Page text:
History of Blind Beggar

The original Blind Beggar Pub is in London on Whitechapel Road. It was built in 1894 on the site of an inn established before 1654, and named for Henry de Montfort who lost his sight in battle in the 13th century, and became the Blind Beggar of Bethnal Green. The story of how he went from riches to rags became hugely popular.

The Blind Beggar is known as the site on which the Salvation Army started. Founder William Booth preached his first sermon outside in 1865.

The Blind Beggar is notorious for its connection to East En

d gangsters theKray twins, who used the pub as their headquarters during their reign of terror during the 1950s and 60s.

Reginald “Reggie” Kray (1933 – 2000) and Ronald “Ronnie” Kray (1933 – 1995) were identical twins and the foremost organised crime leaders dominating London’s East End. Ronnie was known for his violent outbreaks and suffered from paranoid schizophrenia.

The Krays were involved in armed robberies, arson, protection rackets, violent assaults including torture, and murder. On 9 March 1966, Ronnie Kray shot and killed George Cornell, an associate of rival gang the Richardsons, as he was sitting at the bar.

As West End nightclub owners, they mixed with celebrities such as Frank Sinatra, Judy Garland and Diana Dors, as well as politicians. This gave them a perceived respectability and in the 1960s they became celebrities in their own right, being photographed by the likes of David Bailey and appearing in interviews on television.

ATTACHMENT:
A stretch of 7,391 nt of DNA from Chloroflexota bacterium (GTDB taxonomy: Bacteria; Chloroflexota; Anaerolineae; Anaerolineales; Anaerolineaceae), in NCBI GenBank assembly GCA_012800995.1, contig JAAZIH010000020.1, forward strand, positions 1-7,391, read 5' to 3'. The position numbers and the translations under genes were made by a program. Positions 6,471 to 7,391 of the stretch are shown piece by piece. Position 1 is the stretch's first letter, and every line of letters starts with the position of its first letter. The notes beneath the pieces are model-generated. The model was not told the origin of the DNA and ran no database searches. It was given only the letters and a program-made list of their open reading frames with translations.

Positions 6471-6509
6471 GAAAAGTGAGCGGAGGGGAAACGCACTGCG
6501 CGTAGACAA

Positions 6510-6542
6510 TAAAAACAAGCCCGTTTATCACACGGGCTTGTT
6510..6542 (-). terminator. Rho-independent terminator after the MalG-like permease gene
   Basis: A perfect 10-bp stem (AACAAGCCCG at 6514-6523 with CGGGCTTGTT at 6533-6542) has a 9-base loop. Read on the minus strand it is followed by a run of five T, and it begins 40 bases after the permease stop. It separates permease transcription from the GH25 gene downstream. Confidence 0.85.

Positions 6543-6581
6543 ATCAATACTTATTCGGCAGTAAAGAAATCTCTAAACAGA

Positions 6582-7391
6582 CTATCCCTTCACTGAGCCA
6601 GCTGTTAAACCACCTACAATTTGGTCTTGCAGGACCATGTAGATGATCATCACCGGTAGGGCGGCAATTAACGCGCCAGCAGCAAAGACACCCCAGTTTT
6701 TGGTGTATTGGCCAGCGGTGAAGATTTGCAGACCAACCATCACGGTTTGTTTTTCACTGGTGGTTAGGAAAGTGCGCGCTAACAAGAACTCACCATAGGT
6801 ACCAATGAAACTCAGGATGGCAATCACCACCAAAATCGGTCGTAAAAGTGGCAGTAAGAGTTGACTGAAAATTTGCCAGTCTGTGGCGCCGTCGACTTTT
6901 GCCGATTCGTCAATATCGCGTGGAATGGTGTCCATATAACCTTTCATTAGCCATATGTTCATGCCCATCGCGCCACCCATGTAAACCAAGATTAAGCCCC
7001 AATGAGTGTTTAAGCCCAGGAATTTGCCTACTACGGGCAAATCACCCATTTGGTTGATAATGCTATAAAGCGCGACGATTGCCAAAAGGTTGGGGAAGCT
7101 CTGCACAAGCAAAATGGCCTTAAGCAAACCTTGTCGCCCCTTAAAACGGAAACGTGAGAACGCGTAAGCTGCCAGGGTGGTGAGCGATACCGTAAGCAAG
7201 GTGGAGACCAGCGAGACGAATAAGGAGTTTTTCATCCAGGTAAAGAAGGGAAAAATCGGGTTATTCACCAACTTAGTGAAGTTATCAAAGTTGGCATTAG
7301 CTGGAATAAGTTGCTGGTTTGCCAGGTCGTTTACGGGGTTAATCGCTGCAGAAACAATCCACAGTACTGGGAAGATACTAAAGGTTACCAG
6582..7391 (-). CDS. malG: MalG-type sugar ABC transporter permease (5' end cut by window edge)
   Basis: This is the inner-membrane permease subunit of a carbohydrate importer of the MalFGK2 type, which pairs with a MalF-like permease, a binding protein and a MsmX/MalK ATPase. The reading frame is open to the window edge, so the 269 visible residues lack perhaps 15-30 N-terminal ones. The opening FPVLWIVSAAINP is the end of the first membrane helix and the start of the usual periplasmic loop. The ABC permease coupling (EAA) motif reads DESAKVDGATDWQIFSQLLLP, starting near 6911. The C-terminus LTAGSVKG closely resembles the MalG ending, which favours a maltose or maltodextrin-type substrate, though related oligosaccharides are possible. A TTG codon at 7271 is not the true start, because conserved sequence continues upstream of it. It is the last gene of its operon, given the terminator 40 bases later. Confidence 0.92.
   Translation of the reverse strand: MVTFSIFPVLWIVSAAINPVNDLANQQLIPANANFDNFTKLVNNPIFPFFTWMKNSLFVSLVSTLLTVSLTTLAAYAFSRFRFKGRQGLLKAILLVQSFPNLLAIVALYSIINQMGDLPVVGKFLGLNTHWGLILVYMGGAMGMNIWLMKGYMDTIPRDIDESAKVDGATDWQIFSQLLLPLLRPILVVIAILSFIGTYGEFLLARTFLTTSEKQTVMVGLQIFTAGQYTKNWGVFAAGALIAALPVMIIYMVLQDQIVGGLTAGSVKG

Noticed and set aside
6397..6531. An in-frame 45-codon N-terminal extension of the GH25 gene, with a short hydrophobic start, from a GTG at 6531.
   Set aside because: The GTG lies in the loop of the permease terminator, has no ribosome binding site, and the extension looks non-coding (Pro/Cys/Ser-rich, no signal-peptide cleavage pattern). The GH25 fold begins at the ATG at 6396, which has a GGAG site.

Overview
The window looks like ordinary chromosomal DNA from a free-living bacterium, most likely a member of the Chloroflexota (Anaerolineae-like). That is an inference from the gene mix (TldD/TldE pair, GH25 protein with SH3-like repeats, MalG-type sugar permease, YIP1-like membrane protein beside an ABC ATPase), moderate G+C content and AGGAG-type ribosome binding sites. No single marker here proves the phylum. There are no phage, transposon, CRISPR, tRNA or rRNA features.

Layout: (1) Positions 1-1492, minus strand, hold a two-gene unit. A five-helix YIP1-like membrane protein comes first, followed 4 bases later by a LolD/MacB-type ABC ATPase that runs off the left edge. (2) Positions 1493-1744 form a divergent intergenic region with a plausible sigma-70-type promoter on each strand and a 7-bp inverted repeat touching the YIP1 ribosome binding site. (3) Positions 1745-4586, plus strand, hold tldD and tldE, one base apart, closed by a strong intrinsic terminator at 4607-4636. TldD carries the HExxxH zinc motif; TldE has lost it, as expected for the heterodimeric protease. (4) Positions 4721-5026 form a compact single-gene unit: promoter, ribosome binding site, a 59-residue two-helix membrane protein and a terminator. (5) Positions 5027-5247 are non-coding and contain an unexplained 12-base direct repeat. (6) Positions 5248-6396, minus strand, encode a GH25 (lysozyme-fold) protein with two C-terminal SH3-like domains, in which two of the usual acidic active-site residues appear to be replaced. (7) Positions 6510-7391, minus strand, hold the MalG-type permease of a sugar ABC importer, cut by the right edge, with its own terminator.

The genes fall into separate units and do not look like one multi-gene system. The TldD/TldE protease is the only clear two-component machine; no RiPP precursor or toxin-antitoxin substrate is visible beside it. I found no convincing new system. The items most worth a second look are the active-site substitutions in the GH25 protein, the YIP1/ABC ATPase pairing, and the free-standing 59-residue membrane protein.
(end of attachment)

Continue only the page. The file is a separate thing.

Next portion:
They were eventually arrested on May 9, 1968, leading to convictions and sentences of life imprisonment.
The Blind Beggar Pub of Calgary is also “connected” – through William “Billy” James Hillis (1933 – 2010). Billy was a regular at this pub, a raconteur and a retired safe-cracker.

Billy was born in Cabbagetown, Toronto, a few doors down from the infamous Volpe gang. His father and uncles were gamblers and bookmakers, and Billy naturally followed in their footsteps, claiming he was 20 before he realized there was anything unusual about their lifestyle.

He was in his teens when he was recruited for his first robbery, at the end of the nitroglycerin era of safe-cracking. He then traveled North America for several decades, plying his trade. He once paid an associate known for armed robberies to stay away from a job, because in his own words, Billy was a “good guy, not a f***ing psychopath”.

Billy paid his debt to society in full, and sought other employment when his associates started showing up dead – most notably the self-styled Toronto crime boss Paul Volpe, whose body was found in a car trunk at Toronto Airport in 1983.

Billy is sorely missed for his stories, sharp dress, love of life and ease at making many great friendships at this bar. Cheers, Billy!

“As human beings, we have all got our failings, and one day we will all be judged. I feel sure that I won’t be lonely on my journey, wherever it may lead.”
Reggie Kray